Figure 3: (Color online) Dynamics of the normalized difference between the evolving expectation values of (left panels) and (right panels) and the diagonal ensemble prediction. Average over the evolution of nine initial states selected from the eigenstates of the Hamiltonian with (excluding the used for the dynamics). The nine states for each were chosen such that the (conserved) energies during the time evolution are the same in all cases, and . Given the energy of the initial state in the final Hamiltonian , is computed by following Ref. (24).

In Fig. 3, we show the normalized difference between the time-evolving expectation value of and and the diagonal ensemble prediction (left panels) and (right panels), respectively. We define and . In order to verify the universality of our results, for each value of used for the dynamics, we prepared nine initial states selected from the eigenstates of the Hamiltonian with different values of (excluding ) and studied the dynamics for all of them. The long time dynamics was found to be very similar, independent of the initial state. In Fig. 3, we depict the average over those nine different time evolutions (18). These plots show that after long times, observables relax to values similar to those predicted by the diagonal ensemble, and those predictions become more accurate with increasing system size. Only for do we find large time fluctuations of , which is a consequence of the approach to localization in space. However, even these time fluctuations decrease with increasing system size.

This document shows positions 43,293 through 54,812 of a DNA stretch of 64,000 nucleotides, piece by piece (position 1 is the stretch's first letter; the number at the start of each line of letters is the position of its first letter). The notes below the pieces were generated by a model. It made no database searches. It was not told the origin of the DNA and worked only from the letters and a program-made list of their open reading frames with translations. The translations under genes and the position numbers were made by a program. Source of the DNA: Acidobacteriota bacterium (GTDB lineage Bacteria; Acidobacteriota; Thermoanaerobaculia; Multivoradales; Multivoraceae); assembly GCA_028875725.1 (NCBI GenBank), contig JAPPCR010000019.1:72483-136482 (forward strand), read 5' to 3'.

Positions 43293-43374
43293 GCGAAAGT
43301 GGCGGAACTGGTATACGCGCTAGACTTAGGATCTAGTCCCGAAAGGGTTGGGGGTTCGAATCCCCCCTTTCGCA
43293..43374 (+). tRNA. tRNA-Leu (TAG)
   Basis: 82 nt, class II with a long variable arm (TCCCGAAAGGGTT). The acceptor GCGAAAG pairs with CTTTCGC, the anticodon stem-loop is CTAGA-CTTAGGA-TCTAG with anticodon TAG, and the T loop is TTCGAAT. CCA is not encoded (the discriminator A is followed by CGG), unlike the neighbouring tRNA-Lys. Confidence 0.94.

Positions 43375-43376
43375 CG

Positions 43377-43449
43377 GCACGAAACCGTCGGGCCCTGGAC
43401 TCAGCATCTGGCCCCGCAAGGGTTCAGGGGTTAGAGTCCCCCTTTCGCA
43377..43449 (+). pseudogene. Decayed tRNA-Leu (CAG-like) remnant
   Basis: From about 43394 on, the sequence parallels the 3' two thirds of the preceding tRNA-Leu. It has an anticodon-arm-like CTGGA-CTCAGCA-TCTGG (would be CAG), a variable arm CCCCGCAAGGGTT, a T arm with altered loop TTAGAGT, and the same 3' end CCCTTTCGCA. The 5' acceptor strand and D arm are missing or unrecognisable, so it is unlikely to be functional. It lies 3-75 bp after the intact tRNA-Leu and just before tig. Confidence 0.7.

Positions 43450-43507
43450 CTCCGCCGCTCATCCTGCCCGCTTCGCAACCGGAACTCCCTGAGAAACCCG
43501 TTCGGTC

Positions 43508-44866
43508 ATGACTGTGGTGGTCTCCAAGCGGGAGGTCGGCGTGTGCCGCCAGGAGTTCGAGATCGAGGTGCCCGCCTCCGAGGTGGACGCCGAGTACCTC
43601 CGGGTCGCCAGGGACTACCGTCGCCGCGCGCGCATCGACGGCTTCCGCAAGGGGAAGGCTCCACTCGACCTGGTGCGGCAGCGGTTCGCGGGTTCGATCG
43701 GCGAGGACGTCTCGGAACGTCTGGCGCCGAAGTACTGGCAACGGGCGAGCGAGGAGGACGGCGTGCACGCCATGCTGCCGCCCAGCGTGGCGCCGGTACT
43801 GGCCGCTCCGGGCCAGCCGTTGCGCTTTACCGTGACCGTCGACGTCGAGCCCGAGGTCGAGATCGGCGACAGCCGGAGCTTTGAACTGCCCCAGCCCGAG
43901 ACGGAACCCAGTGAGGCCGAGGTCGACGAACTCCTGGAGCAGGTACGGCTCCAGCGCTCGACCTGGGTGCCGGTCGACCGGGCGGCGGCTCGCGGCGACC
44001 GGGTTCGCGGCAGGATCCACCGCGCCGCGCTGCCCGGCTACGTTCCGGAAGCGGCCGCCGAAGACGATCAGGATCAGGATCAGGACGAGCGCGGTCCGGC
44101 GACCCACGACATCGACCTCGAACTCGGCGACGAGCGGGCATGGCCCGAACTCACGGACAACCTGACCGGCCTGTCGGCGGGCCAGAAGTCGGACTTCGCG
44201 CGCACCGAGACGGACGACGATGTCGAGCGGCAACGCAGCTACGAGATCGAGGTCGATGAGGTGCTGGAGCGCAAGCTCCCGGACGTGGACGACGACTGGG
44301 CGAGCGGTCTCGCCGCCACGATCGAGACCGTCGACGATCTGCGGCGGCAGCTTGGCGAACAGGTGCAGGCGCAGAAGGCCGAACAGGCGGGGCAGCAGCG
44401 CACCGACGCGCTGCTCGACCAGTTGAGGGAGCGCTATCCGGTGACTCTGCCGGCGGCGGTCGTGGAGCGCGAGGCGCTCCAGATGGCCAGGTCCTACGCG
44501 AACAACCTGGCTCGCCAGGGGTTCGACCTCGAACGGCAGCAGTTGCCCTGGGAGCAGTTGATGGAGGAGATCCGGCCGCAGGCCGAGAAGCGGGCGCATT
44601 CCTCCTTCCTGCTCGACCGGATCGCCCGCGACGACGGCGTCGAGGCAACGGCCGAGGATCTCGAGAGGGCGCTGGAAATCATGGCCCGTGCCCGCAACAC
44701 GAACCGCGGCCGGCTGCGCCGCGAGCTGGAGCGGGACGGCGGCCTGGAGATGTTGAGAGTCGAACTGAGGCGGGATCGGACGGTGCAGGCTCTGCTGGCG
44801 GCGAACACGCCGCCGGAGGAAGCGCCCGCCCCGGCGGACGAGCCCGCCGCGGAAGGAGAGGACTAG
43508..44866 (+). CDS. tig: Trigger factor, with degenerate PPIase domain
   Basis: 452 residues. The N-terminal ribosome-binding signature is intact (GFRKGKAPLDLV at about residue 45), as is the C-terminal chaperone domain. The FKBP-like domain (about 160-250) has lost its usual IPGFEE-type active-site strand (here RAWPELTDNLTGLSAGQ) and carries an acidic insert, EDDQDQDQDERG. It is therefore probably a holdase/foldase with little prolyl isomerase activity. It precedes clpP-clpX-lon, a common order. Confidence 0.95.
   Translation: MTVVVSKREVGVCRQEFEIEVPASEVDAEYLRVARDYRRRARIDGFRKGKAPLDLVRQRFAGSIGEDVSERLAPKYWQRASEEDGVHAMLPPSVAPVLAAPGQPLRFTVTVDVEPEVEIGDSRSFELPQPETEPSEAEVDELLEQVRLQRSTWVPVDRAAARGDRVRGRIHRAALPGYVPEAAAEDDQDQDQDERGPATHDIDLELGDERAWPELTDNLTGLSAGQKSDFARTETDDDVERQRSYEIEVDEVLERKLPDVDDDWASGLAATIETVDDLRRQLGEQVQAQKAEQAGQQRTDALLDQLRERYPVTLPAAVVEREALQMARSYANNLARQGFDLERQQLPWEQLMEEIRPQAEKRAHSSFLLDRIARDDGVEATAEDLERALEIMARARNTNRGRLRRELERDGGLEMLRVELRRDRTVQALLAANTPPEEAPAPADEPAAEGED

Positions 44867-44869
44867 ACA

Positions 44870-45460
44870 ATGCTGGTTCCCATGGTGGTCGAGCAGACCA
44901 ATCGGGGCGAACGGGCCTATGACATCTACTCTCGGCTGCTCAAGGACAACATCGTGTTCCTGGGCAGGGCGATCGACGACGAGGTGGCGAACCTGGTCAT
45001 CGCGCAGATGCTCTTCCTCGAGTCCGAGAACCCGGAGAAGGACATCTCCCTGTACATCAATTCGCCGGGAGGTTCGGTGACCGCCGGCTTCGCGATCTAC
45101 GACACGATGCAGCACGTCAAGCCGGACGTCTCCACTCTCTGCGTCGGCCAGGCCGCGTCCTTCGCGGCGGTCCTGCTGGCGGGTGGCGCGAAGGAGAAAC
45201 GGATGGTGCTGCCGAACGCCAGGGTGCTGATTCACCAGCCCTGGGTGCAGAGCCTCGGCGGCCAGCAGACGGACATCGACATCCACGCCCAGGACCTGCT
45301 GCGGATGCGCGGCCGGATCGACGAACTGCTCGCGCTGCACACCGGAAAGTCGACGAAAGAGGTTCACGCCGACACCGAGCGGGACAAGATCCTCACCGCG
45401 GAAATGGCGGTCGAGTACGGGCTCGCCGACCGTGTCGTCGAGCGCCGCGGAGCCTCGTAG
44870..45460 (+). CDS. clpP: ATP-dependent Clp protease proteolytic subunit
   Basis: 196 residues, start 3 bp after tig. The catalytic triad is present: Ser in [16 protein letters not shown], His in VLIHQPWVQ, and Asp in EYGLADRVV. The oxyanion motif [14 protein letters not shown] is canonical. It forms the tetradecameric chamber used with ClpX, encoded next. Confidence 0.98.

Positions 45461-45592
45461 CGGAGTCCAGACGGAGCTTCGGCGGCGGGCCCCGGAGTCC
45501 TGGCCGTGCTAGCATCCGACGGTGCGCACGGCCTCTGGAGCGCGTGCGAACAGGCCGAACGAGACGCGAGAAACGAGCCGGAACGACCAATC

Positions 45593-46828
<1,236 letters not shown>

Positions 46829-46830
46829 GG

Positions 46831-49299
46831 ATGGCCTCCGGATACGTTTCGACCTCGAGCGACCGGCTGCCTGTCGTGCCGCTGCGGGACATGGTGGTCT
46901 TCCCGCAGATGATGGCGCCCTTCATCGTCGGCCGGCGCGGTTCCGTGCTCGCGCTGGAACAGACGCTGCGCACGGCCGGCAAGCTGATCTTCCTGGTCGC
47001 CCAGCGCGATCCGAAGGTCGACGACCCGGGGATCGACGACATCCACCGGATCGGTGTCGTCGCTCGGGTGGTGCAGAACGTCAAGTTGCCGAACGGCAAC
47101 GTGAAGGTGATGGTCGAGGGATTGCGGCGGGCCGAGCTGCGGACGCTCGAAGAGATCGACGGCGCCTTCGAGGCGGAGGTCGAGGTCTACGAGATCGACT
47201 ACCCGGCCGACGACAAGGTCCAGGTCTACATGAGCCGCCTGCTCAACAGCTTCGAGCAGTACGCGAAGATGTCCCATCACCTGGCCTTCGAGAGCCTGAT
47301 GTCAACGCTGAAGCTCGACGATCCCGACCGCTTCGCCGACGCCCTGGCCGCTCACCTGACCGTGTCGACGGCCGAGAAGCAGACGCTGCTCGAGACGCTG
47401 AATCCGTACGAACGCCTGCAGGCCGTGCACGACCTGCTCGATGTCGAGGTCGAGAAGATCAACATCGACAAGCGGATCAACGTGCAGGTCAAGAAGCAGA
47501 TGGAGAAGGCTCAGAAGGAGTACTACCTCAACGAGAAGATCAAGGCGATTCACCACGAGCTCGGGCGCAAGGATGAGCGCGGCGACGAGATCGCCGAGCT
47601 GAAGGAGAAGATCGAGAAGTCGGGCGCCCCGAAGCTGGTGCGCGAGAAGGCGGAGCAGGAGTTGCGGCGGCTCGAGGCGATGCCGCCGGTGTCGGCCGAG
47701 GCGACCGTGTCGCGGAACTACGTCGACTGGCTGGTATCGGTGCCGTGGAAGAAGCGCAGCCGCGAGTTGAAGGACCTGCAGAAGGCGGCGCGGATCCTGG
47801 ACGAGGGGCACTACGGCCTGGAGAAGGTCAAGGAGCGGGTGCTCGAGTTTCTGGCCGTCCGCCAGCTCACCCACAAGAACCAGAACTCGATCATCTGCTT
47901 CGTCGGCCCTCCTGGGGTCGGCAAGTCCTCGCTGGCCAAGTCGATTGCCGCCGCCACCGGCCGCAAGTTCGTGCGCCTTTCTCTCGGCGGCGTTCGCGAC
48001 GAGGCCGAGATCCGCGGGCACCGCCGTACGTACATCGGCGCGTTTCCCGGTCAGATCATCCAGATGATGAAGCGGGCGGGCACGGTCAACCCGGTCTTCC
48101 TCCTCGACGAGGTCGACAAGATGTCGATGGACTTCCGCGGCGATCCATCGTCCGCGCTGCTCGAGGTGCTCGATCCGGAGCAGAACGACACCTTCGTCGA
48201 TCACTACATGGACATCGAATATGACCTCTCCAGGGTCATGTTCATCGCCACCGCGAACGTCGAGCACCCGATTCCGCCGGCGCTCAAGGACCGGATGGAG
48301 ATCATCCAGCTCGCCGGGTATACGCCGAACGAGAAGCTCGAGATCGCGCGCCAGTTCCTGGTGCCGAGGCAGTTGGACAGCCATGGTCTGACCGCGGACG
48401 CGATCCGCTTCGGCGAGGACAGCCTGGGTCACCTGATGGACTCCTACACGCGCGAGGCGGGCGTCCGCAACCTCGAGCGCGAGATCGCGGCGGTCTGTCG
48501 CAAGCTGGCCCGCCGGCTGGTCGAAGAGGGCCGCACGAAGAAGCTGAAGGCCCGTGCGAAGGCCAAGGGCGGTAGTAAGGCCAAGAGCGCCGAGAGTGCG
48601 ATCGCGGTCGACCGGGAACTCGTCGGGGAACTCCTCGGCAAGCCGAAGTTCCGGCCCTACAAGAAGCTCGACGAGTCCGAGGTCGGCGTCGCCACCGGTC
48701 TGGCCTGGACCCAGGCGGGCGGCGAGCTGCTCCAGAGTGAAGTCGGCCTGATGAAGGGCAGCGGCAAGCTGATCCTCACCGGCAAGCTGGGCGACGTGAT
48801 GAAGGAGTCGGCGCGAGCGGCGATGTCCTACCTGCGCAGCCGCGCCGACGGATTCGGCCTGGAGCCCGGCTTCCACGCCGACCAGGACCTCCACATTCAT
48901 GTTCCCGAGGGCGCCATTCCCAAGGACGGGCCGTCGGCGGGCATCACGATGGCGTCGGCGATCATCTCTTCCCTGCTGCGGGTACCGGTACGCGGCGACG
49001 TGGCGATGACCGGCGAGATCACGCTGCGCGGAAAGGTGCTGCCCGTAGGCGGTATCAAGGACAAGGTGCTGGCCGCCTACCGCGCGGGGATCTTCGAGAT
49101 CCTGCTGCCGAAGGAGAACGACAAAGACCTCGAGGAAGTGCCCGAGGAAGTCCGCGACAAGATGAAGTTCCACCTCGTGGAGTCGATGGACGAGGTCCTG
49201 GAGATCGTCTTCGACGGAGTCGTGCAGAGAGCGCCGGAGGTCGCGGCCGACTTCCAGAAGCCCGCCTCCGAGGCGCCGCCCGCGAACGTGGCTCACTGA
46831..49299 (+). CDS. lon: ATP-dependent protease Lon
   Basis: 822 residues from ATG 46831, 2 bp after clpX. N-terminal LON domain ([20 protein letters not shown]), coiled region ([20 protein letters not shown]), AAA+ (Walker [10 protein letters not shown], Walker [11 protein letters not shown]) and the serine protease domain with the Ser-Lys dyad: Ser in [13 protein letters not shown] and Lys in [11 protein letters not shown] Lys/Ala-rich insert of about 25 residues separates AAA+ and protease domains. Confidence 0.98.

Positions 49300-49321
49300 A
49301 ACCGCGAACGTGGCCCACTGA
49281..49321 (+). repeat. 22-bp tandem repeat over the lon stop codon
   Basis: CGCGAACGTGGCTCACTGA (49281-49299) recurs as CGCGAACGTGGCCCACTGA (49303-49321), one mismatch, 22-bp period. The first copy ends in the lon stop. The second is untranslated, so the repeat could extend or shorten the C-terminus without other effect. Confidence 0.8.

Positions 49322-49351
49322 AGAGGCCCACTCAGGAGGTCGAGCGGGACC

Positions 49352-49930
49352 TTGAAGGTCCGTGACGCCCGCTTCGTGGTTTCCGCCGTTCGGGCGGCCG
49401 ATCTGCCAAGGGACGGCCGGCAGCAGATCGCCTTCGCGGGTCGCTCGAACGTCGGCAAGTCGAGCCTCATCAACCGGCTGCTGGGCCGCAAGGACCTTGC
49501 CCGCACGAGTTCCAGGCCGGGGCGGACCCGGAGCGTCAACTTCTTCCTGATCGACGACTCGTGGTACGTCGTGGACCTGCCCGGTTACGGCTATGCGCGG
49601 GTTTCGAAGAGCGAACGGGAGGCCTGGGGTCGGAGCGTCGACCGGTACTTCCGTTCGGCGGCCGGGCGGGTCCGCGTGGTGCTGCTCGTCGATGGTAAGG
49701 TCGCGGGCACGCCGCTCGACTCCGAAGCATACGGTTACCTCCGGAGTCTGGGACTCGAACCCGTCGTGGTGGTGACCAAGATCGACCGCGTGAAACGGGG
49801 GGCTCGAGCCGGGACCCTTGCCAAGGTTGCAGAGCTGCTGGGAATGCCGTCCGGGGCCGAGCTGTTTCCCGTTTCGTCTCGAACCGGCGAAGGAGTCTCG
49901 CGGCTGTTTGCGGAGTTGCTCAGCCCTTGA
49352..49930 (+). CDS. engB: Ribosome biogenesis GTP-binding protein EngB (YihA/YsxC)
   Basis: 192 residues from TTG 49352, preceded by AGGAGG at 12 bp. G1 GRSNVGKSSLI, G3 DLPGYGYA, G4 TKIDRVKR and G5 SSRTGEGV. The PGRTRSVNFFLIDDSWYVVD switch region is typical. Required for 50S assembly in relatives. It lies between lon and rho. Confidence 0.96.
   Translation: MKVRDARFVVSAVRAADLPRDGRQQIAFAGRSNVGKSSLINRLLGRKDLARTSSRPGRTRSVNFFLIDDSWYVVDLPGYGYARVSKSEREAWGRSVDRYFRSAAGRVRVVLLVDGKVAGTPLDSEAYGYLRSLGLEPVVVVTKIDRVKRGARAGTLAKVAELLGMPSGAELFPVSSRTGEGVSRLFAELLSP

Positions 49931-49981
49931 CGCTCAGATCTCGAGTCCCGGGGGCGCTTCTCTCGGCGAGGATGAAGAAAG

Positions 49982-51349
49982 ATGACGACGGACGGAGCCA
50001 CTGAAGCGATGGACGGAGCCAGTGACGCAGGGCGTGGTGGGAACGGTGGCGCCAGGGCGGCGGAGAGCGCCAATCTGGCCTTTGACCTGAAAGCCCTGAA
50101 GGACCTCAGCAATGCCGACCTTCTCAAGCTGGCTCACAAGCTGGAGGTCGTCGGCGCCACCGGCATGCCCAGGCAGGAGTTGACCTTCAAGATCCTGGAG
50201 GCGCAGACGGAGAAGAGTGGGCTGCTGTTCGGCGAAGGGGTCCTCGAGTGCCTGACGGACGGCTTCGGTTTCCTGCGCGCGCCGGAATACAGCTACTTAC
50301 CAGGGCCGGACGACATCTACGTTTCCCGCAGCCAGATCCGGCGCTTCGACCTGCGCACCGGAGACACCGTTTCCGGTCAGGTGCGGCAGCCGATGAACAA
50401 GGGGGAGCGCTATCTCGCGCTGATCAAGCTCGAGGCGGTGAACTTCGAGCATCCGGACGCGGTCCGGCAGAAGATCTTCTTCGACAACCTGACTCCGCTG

Once it is known that the relaxation dynamics brings observables to the values predicted by the diagonal ensemble, and that the accuracy of that prediction improves with increasing system size, all we need to do to check whether the system thermalizes or not is to compare the predictions of the diagonal ensemble with the microcanonical ones. For larger systems, one could also compare with the canonical ensemble, but this is not adequate here due to finite-size effects Rigol (2009a).

Figure 4: (Color online) Relative differences between the predictions of the microcanonical and diagonal ensembles for (a) and (b) vs , for and . Results are shown for , and , . The diagonal ensembles correspond to the quenches from the nine of Fig. 3 to , and the curves are averages over the nine relative differences. Relative differences are computed in exactly the same way as and in Fig. 3.

In Fig. 4, we depict the comparison between diagonal and microcanonical ensembles. Results are shown for the same set of quenches and initial states presented in Fig. 3, and for an additional set of initial states such that the effective temperature of the relaxed systems is a bit higher, namely, (18). The results for and are in qualitative agreement with each other for our two observables of interest. They show that the microcanonical ensemble predicts the outcome of the relaxation dynamics with high accuracy for the intermediate values of , where ETH was shown to be valid (cf. Fig. 2) and where quantum chaos was seen to emerge (cf. Fig. 1). It also shows that (i) the predictions of the microcanonical ensemble become more accurate with increasing system size, and (ii) the increasing disagreement between the microcanonical prediction and the outcome of the relaxation dynamics, after crossing the superfluid to insulator transition, moves to larger values of as the system size increases.